Jack Remondi -- President, Chief Executive Officer and Director

Yes. Thanks, Lee. And I share your frustration on the stock price. I think particularly when you look at our RPE ratio and our price to book, given the consistent strength in our earnings that we've been able to generate in both positive and challenging economic environments. I mean, this environment right here has been a pretty challenging environment for many companies and to be able to outperform and raise guidance through the cycle, I think, is -- shows the strength of the company, not a weakness in it and would argue for a higher multiple, not a lower multiple.

Lee Cooperman -- Omega Family Office -- Analyst

Exactly.

Jack Remondi -- President, Chief Executive Officer and Director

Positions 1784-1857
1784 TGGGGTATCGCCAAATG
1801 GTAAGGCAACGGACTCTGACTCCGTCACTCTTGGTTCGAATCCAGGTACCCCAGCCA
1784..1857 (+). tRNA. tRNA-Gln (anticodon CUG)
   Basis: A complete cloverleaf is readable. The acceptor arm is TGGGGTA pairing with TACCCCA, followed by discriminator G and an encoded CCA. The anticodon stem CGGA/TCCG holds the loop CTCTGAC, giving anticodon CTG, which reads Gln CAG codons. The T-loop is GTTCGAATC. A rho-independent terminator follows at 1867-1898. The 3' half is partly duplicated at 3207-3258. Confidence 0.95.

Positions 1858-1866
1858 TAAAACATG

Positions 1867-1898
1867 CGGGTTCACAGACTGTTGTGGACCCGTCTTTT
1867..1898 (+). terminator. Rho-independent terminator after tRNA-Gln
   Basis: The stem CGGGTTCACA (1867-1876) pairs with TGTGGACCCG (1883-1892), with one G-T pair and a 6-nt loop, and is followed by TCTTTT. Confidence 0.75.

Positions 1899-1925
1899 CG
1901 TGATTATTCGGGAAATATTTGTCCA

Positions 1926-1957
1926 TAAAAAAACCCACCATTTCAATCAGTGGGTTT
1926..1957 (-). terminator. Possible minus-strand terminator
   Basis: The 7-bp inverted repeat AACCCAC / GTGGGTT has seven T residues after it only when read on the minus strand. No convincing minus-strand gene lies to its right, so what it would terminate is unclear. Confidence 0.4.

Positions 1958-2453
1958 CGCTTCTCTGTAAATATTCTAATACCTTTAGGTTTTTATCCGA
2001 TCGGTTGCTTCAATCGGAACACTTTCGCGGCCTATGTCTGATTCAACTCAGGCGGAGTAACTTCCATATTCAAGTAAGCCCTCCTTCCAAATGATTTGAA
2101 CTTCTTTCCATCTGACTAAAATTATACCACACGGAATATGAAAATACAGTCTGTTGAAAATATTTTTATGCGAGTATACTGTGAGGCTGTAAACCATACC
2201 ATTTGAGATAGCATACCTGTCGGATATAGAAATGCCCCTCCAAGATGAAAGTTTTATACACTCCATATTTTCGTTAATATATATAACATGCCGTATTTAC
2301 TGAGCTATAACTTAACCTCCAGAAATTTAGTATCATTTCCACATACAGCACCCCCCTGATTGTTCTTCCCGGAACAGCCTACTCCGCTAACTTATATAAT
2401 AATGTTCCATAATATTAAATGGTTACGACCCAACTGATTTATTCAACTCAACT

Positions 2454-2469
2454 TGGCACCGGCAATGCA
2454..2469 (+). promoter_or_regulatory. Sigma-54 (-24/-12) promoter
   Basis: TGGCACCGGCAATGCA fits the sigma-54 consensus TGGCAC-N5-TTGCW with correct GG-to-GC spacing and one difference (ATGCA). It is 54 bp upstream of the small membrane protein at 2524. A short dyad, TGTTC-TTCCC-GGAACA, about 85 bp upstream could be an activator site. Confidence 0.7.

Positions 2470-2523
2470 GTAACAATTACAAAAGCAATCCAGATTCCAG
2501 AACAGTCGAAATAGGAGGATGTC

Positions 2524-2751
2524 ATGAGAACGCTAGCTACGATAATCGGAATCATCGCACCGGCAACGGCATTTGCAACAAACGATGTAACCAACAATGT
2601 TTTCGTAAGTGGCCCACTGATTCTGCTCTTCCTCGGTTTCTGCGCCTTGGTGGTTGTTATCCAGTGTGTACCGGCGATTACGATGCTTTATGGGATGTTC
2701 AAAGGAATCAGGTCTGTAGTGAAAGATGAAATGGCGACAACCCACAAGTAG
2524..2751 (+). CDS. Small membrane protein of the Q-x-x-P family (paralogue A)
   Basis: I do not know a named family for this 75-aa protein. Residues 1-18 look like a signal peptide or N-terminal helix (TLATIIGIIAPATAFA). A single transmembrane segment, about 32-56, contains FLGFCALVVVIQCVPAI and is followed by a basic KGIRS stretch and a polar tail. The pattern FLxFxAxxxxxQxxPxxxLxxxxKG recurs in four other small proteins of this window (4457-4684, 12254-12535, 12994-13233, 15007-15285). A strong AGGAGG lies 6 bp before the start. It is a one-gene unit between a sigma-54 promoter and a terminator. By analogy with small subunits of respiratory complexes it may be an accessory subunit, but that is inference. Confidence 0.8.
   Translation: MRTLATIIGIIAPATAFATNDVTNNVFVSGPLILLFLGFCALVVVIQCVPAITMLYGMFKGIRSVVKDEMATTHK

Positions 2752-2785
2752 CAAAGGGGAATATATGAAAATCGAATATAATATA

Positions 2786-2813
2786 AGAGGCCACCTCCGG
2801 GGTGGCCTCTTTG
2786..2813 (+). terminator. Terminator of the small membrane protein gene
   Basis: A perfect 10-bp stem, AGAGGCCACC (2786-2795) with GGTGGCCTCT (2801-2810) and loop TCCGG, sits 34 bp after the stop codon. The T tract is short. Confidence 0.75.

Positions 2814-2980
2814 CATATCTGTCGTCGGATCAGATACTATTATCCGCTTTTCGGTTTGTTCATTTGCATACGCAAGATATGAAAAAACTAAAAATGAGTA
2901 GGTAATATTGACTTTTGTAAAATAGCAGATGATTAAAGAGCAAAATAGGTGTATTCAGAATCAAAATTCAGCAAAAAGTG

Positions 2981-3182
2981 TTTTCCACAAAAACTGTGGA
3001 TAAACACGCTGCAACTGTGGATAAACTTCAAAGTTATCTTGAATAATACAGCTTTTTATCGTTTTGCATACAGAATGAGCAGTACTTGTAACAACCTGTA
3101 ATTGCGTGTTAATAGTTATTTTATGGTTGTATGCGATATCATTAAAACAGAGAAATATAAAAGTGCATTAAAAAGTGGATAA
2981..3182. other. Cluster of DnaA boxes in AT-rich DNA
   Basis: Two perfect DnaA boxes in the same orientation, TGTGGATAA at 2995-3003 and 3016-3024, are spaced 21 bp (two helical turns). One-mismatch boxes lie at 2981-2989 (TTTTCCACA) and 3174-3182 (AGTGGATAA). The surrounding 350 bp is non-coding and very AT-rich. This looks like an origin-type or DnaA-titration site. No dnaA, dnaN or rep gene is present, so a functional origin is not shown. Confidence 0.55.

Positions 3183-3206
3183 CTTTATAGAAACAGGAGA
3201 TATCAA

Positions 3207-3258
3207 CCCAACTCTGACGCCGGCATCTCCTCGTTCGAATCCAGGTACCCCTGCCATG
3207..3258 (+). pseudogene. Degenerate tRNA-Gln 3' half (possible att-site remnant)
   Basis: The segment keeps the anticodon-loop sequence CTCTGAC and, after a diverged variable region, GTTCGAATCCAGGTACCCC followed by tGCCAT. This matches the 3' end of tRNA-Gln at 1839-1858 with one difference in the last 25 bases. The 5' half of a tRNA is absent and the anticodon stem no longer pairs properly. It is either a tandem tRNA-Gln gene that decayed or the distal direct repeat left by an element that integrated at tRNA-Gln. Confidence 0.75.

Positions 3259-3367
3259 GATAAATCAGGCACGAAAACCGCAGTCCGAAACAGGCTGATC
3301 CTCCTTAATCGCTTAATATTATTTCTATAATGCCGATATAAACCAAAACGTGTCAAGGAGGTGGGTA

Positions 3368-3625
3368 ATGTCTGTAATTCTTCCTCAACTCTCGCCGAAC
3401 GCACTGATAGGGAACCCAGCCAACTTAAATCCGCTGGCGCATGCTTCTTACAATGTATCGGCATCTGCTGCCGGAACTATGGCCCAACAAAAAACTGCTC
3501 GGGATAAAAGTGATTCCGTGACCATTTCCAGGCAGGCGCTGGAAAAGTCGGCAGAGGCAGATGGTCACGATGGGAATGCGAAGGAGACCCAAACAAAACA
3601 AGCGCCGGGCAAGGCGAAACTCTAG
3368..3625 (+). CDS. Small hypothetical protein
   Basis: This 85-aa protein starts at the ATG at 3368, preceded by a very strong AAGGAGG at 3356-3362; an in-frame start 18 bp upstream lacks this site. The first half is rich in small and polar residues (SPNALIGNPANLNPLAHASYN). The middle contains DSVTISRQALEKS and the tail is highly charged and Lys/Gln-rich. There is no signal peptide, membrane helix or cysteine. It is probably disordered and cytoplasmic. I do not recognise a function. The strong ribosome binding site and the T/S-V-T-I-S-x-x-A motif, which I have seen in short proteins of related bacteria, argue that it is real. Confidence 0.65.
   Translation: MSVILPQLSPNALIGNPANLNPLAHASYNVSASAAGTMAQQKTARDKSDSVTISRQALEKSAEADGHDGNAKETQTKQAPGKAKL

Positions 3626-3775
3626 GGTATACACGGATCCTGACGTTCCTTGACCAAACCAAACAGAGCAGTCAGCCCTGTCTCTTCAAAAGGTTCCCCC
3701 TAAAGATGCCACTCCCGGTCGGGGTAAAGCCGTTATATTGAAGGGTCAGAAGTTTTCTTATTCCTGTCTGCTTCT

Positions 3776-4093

I think there are a number of factors that people weigh more heavily than they should. I think political risk weighs more heavily on the stock than it has ever had as an economic impact on the stock. But hopefully, maybe in a couple of weeks, we'll see a change of that as people can see where the decision is made and comprise price to stock more appropriately.

I think the balance between dividends and share repurchase is -- our -- if we had a relatively low yield, I would see that as a -- as something that could make a difference, but I think with our yield well above the financial services space or really almost any company in the marketplace, it's difficult to see how pushing that higher has a benefit relative to being able to buy back stock below book value. And so, I would definitely be more inclined to be repurchasing shares at these levels, then increasing the dividend.

But ultimately that's a decision and discussion that we have with the Board regularly and we'll be updating that as we get -- as we start to move into 2021.

Lee Cooperman -- Omega Family Office -- Analyst